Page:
Written by Conor Horton, Project Manager in BBJ Group’s Real Estate and Transaction Services Practice
Most buyers of commercial real estate know they face environmental risk, and they also know a Phase I Environmental Site Assessment (ESA) will help them clarify that risk. Many also are aware that obtaining a Phase I ESA is necessary to complete “All Appropriate Inquiries” (AAI), which can give them access to liability defenses under the federal Superfund law.
ASTM International (ASTM) E 1527 has been the standard for completing Phase I ESAs since 1993. Revisions to ASTM E 1527 occurred in 1994, 1997, 2000, 2005, and 2013. Currently, ASTM E 1527 is being updated with published revisions expected in 2021.
What is an All Appropriate Inquiry?
AAI is the process of evaluating a property’s environmental condition and assessing potential liabilities for contamination. AAI, derived from CERCLA (“Superfund”) and established in the Federal Register (40 CFR Part 312), allows a party to obtain protections from potential liability as a bona fide prospective purchaser, innocent land owner, or contiguous property owner. The primary means to satisfy AAI is through completion of a Phase I ESA conducted in accordance with ASTM E1527-13.
Unknown to many, a Phase I ESA by itself may not satisfy AAI or adequately assess the Phase I user’s (e.g., a prospective purchaser) potential risk. Effective due diligence, including AAI, requires a team effort by the user of the Phase I ESA and its environmental consultant to confidently assess and manage the full range of risks.
Why Buyers and Environmental Consultants Need to Work Together
By design, successful completion of AAI requires participation by both the user of the Phase I ESA and its consultant. For example, AAI requires the user to review title records for environmental liens, which the Phase I consultant can do for the buyer – if requested, but is not expressly required under AAI. Even a technically complete Phase I ESA may therefore not entirely satisfy AAI.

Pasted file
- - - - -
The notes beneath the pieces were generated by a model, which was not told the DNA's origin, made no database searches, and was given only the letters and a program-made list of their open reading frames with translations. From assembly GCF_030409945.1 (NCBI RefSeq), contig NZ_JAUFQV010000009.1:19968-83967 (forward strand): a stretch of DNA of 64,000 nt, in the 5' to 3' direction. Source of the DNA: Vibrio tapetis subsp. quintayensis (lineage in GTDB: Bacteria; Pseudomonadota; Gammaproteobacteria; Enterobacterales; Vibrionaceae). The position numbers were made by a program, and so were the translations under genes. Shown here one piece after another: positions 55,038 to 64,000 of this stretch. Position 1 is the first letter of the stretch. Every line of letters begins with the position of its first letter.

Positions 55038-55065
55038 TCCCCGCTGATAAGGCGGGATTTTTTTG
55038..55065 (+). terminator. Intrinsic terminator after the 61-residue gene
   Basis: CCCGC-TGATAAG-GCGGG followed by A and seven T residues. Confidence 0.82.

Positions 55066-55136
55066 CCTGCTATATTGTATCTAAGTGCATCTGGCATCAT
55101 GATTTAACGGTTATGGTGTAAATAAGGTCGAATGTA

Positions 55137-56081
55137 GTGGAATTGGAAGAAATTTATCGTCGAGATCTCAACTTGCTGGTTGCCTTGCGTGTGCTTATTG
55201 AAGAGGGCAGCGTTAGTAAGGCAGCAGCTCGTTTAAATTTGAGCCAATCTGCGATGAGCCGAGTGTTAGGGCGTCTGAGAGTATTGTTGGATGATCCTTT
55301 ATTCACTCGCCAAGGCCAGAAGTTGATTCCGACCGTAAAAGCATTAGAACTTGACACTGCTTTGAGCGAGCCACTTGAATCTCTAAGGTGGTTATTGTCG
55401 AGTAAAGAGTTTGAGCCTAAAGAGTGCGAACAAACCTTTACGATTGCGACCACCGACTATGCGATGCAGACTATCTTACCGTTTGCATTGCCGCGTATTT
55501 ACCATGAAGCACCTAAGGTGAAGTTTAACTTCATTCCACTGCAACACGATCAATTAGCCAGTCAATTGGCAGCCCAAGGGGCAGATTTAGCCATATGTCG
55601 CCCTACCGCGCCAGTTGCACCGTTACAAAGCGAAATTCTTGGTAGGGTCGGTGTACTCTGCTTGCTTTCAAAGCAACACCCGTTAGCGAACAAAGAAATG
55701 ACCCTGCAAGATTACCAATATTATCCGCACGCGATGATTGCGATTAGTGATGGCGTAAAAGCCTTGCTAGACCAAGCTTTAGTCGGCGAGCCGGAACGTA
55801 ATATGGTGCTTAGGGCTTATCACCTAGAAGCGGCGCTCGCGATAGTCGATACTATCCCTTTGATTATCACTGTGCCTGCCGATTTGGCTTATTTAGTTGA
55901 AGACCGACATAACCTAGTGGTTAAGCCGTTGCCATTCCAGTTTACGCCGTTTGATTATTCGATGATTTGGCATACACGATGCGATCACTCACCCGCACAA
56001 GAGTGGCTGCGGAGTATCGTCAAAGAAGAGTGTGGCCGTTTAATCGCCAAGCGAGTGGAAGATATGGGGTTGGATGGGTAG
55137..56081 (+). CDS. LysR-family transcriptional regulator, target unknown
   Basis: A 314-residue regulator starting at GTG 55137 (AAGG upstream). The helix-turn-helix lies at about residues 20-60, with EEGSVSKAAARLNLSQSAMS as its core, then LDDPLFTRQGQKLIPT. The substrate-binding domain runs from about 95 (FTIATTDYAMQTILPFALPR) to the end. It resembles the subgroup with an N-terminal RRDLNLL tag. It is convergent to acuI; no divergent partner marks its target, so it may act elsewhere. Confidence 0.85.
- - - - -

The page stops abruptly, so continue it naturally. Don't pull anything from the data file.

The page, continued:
Also, even where AAI is complete, the CERCLA liability protections may not offer sufficient risk protection for a prospective purchaser of a property or business. For example, depending on the history of the property and how it will be used after purchase, the prospective purchaser could face regulatory compliance issues at the State and federal level, liability under OSHA and hazardous waste laws, and even third-party tort claims from tenants and neighbors of the property. This spectrum of potential risks can also be assessed during the AAI process to ensure that liabilities are defined with practical methods for resolution before the closing of an acquisition.
When consultant and buyer work together to clearly scope and manage these risks, the buyer can proceed to purchase with well-founded confidence.
Proposed Changes to ASTM E 1527 on the Horizon?
Currently, ASTM E 1527 is undergoing a comprehensive review process by ASTM’s Phase I ESA Task Group, consisting of consultants, lenders, attorneys, and others. Publication of the revisions is expected in late 2021, and while no concrete information has been released, there are a handful changes the new standard are likely to address.
- Clarifications to the HREC and CREC definitions;
- More robust research for adjoining properties;
- References to non-scope considerations such as emerging contaminants (i.e., PFAS); and,
- Requirements for who can conduct an environmental site visit.
These proposed revisions are far from a drastic change and more of a sign of the evolving world of environmental diligence, designed to create the most thorough environmental due diligence for everyone involved. We will provide updates regarding the anticipated changes to ASTM E 1527 as they emerge.